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Field-Testing of Anti-Malarial Packaging in Malaria-Endemic Countries


AED (now FHI 360) assisted the Medicines for Malaria Venture (MMV) in developing patient-friendly packaging to optimize the correct use of anti-malarial artemisinin combination therapy (ACT) in four countries.

The Importance of Medication Compliance

Malaria is a deadly mosquito-borne disease that takes almost one million lives per year and afflicts as many as half a billion people in more than 100 countries in Africa, Asia, and Latin America. Although effective therapies exist to treat malaria, partial or incorrect use of those therapies can lead to the emergence of drug-resistant malaria parasites. Correct prescription of and adherence to treatment is a critical objective in malaria case management. Patients often fail to take the appropriate therapeutic dose of ACT, and may not fully complete the course of treatment because they receive improper guidance, or have difficulty understanding written product instructions. AED worked with MMV to develop packaging and instructional inserts that optimized understanding of the correct use of the new anti-malarial drug, Pyramax®.

Project Vision

AED's field testing of Pyramax's packaging and information material aimed to ensure correct dosing and usage comprehension by health care workers, caregivers, and patients. Specifically, the testing aimed to assess:

  • Comprehension of instructions/pictograms
    a. Understanding that Pyramax is a medicine for malaria
    b. Number of tablets per dose/per day for different weight bands
    c. Number of days of treatment.
    d. The need to complete a full course of treatment to be cured
  • Ability to correctly demonstrate how to take the medicines
  • Perception of overall attractiveness, cultural acceptability, and appropriateness of the illustrations
  • Need for additional information


The study was conducted in four countries—two in Africa (Kenya and Senegal) and two in Asia (Cambodia and India). AED worked with local fieldworkers, forming four-person, highly skilled country teams made up of two senior investigators and a translator/fieldworker fluent in the language of the study community.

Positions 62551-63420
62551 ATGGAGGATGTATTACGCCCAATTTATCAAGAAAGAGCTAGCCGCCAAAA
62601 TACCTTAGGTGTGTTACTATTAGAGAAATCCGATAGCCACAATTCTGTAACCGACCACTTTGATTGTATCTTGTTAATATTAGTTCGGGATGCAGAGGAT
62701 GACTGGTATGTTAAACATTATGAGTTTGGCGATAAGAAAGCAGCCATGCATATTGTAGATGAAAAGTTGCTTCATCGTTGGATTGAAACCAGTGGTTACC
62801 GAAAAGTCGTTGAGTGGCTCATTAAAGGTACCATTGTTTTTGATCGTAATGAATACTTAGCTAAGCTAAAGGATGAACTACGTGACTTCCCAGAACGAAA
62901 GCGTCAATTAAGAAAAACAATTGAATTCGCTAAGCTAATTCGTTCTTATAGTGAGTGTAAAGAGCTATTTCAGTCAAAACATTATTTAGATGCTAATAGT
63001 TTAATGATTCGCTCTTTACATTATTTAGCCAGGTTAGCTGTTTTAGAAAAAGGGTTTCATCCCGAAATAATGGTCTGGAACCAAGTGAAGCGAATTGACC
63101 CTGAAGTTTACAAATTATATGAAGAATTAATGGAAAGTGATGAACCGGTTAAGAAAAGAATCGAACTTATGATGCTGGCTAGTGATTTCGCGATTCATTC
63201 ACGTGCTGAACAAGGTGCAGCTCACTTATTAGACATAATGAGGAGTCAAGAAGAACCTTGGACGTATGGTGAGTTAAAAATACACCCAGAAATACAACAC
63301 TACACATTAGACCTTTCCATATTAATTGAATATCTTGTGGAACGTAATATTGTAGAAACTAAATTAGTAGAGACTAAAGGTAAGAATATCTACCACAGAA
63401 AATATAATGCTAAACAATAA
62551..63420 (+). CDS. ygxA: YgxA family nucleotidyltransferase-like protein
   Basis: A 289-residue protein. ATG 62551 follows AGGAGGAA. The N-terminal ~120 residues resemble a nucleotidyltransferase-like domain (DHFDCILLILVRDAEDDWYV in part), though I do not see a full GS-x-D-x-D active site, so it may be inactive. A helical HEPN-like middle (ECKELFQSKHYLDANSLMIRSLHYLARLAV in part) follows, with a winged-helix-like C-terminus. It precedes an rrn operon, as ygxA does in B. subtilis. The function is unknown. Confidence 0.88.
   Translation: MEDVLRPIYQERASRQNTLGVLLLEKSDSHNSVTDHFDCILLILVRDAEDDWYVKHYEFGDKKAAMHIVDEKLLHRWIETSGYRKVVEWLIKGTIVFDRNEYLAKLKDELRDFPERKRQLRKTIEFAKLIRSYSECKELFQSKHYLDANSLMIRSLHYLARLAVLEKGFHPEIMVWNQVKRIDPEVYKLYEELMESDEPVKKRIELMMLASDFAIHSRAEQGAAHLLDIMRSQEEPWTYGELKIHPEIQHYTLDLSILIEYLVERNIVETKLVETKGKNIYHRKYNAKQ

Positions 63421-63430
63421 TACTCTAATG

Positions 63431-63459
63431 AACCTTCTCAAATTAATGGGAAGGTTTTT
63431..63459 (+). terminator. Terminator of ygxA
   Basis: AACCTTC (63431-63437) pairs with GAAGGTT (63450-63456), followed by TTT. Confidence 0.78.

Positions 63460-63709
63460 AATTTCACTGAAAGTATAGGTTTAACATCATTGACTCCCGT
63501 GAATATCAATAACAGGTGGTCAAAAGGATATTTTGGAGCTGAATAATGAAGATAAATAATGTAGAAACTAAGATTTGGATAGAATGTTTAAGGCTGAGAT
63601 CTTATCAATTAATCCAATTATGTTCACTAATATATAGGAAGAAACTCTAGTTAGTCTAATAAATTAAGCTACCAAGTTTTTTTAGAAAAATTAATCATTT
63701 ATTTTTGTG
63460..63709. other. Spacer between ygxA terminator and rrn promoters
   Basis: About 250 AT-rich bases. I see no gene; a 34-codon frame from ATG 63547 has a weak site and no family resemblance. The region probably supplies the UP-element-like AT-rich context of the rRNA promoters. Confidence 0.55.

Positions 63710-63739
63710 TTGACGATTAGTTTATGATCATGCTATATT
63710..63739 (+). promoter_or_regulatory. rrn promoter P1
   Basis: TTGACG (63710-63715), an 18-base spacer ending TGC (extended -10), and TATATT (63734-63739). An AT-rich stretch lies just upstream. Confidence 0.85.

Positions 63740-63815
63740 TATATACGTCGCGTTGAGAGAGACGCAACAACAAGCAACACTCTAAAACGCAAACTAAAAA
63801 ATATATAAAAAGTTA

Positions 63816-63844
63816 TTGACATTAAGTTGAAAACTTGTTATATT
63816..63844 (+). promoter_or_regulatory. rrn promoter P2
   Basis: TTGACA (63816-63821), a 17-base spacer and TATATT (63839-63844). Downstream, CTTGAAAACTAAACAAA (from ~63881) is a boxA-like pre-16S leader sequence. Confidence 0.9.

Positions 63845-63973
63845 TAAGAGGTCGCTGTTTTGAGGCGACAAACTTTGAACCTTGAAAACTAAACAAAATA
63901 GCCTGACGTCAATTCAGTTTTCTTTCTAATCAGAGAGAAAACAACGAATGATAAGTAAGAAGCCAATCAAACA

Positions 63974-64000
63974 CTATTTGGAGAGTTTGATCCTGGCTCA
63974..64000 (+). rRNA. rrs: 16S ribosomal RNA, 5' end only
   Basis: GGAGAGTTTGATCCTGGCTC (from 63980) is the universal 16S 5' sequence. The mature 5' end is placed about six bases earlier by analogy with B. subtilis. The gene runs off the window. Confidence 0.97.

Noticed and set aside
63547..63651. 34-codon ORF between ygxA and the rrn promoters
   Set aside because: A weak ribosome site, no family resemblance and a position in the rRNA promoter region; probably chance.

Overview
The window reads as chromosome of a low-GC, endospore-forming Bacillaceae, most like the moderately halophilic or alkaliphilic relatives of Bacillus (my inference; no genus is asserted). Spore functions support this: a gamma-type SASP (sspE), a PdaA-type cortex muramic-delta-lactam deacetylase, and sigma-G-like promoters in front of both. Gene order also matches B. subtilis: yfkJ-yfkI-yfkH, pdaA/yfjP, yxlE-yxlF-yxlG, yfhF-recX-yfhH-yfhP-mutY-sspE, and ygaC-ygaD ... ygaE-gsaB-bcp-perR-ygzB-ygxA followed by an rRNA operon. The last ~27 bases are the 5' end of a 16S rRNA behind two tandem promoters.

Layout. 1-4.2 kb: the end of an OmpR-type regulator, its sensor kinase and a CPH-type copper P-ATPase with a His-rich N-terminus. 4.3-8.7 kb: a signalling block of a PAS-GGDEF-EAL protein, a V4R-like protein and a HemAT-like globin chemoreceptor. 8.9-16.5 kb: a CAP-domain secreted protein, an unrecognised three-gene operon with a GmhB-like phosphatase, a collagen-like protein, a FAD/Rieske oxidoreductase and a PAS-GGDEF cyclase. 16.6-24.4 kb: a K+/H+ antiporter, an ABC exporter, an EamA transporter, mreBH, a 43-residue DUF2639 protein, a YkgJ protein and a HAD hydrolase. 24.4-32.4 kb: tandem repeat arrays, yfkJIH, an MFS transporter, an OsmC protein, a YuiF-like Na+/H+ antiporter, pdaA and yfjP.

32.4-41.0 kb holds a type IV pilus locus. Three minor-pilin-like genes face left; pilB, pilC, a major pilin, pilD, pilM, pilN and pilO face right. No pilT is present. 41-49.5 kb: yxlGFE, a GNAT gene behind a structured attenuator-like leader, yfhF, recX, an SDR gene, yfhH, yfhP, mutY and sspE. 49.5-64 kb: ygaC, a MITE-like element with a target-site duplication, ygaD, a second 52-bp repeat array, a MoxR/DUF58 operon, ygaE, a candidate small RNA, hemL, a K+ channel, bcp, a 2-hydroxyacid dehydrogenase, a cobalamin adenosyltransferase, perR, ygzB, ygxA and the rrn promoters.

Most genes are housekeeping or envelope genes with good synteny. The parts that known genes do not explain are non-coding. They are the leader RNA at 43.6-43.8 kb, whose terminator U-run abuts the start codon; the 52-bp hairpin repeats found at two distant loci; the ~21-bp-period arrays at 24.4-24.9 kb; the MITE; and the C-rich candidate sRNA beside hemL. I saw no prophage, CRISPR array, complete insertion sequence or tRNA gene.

In each country, we worked in two different malarial areas of the country that represented different ecological and cultural zones. There were six communities per country: two urban or peri-urban, and four rural.

Chosen respondents were non-literate or low-literate, on the assumption that if they can understand the instructions, people who have more advanced literacy skills would also be able to do so. The four target groups for the study were:

  • Health care providers at formal facilities (including public, private, NGO)
  • Dispensers (including formal private, formal public, and licensed and unlicensed medicine sellers)
  • Mothers of young children
  • Other adults (men and women age 18 or over)

The results of these studies resulted in improved product packaging. The retooled packaging will ensure that dispensers, caregivers, and patients have the necessary information to understand the treatment schedule, the dosing, and the importance of completing a full course of treatment. Appropriate packaging will gain importance with the increased uptake of anti-malarials through the private sector with the phased introduction of the global subsidy, and with the scaling up of home management of fever/malaria.

News, Publications, and Results



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